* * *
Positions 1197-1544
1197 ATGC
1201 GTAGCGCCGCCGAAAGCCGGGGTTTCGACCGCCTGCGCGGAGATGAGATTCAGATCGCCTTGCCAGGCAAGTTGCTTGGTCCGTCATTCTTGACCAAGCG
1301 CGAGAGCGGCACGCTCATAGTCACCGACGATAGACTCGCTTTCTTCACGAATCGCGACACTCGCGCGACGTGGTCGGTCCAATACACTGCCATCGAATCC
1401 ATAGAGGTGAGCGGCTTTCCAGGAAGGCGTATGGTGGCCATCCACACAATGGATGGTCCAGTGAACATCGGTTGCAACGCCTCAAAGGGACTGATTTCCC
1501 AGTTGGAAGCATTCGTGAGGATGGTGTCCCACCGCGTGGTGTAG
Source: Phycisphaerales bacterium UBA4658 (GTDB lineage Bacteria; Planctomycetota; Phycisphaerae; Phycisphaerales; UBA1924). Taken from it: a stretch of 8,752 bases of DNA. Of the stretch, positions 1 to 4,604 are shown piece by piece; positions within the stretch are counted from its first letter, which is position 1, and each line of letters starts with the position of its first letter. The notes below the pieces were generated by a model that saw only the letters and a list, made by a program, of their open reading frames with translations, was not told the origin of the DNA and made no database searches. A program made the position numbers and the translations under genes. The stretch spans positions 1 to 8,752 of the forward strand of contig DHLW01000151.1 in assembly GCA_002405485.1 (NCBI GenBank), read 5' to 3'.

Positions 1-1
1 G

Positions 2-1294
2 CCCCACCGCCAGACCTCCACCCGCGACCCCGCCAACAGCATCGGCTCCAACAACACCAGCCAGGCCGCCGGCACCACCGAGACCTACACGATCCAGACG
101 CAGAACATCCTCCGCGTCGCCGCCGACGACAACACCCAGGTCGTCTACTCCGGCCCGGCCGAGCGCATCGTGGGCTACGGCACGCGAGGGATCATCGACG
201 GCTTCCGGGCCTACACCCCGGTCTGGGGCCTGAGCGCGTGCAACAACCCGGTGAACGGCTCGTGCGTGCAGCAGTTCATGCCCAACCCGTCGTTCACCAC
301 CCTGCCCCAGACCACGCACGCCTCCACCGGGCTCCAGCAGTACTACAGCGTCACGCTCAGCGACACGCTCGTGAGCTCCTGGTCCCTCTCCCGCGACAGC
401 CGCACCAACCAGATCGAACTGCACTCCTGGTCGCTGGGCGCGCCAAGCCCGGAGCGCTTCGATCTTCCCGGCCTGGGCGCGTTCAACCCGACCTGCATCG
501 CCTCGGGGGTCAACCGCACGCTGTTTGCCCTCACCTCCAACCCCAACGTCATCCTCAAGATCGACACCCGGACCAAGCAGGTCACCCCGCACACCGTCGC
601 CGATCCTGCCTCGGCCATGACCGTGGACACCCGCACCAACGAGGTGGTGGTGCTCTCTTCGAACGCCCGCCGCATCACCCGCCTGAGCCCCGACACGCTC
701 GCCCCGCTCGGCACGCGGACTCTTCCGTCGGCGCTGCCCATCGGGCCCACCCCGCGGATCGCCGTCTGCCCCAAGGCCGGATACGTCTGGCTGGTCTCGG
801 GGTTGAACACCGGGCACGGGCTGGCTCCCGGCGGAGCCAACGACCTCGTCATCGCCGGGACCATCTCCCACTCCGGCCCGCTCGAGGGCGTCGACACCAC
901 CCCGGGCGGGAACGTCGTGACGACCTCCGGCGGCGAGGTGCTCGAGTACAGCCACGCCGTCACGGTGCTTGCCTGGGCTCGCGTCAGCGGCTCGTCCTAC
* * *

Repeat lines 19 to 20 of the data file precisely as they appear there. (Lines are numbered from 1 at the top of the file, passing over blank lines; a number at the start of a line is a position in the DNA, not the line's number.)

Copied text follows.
801 GGTTGAACACCGGGCACGGGCTGGCTCCCGGCGGAGCCAACGACCTCGTCATCGCCGGGACCATCTCCCACTCCGGCCCGCTCGAGGGCGTCGACACCAC
901 CCCGGGCGGGAACGTCGTGACGACCTCCGGCGGCGAGGTGCTCGAGTACAGCCACGCCGTCACGGTGCTTGCCTGGGCTCGCGTCAGCGGCTCGTCCTAC